Charity and opportunity

A couple of years ago, we ran a two-part interview with Millard Fuller, the founder of Habitat for Humanity. Response from our readers was immediate and positive. Some became directly involved in their own communities, helping to build homes for people in need of decent shelter. The other day in the mail I received an appeal from this same nonprofit organization, written on the letterhead of two of its most prominent supporters, former President Jimmy Carter and his wife Rosalynn.

The letter described some of Habitat for Humanity's recent work, constructing houses and "transforming people's lives in more than 1,200 communities in the United States and in more than 700 locations in over 40 other countries—one house and one family at a time." Rosalynn Carter spoke of the organization as "faith-based" and "love-centered," working literally "side-by-side with future homeowners."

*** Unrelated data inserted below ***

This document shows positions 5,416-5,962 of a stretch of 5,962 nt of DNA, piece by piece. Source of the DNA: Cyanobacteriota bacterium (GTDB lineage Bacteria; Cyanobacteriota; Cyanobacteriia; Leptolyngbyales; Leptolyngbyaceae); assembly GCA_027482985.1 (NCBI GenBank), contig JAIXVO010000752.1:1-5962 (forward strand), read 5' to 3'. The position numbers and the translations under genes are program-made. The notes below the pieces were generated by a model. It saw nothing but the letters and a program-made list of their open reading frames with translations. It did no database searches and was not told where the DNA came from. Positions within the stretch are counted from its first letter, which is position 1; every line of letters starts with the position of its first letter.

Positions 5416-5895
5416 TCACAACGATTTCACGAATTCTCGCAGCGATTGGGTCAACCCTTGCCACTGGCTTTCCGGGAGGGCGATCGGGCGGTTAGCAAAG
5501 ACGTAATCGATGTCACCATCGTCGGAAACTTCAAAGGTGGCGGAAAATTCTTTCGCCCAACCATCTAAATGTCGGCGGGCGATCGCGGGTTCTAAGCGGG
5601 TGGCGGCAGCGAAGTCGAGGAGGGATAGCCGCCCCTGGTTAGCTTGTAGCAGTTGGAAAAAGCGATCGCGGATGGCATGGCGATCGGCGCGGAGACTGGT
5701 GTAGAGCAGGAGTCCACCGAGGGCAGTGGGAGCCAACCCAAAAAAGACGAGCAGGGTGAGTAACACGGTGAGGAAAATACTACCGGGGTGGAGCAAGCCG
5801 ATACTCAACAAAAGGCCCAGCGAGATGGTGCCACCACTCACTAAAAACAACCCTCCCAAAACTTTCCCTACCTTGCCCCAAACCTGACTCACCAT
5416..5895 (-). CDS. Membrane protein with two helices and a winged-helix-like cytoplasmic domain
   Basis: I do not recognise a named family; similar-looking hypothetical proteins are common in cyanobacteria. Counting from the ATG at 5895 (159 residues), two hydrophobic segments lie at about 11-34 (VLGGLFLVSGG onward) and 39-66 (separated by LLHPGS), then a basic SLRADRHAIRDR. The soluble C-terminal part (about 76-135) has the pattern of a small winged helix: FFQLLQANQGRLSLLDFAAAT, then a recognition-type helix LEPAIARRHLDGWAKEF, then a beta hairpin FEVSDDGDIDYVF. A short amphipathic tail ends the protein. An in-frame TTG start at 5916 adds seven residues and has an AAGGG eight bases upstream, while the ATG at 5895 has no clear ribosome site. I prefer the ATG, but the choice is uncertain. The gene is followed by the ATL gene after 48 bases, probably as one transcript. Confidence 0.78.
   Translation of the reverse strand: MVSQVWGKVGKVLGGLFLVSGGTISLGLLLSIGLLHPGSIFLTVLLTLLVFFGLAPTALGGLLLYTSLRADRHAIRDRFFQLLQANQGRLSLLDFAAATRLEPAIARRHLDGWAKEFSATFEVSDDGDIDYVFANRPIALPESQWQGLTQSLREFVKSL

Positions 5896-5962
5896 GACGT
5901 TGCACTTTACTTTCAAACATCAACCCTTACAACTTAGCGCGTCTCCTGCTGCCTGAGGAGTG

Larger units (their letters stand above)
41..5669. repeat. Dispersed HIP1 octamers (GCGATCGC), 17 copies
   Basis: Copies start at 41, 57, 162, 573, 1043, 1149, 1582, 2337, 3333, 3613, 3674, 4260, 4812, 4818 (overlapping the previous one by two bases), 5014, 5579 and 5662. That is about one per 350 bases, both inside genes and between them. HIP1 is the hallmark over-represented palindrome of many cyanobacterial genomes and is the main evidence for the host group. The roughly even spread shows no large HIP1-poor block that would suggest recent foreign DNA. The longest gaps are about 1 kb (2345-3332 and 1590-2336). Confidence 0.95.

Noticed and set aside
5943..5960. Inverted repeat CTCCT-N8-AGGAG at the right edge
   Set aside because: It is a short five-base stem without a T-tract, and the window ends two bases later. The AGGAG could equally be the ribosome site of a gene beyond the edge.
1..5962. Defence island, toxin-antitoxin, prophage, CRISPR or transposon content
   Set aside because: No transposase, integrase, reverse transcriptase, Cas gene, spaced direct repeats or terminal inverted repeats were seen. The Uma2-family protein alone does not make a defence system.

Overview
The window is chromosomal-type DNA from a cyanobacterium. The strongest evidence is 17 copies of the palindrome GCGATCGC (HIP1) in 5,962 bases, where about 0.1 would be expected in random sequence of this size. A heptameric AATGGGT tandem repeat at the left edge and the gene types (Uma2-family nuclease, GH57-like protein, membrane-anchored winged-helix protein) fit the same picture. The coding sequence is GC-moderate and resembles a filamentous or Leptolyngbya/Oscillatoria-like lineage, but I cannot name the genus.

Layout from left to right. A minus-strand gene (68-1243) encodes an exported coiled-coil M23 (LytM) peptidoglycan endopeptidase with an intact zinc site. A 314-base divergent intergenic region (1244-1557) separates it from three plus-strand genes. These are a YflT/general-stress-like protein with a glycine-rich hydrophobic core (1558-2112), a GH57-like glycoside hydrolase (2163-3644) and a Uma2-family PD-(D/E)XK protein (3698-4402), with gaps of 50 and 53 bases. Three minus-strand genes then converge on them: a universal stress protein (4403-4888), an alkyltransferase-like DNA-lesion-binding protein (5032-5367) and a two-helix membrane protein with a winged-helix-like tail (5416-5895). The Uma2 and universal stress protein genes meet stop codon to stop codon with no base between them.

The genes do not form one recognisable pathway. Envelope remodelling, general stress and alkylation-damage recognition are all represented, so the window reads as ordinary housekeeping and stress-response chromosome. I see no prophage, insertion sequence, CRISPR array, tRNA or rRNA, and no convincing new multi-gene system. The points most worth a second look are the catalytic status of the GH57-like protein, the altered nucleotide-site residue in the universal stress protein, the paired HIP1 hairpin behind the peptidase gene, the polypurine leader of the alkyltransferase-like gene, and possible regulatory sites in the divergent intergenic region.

The mailing also told the story of Irene, a Sioux woman, and her six children, who had been put on a government waiting list for affordable housing. But because they were placed behind 163 other applicants, they first had to move into the small house of Irene's own mother, where twenty-one other people were already living. That's when Habitat for Humanity for joined with Irene to build a home for her family, and they now have a clean, modest place to live. The family is making significant progress, and Irene is enrolled in computer classes to help her move forward in her job.

Enjoy 1 free Sentinel article or audio program each month, including content from 1898 to today.

December 2, 1996

We'd love to hear from you!

Easily submit your testimonies, articles, and poems online.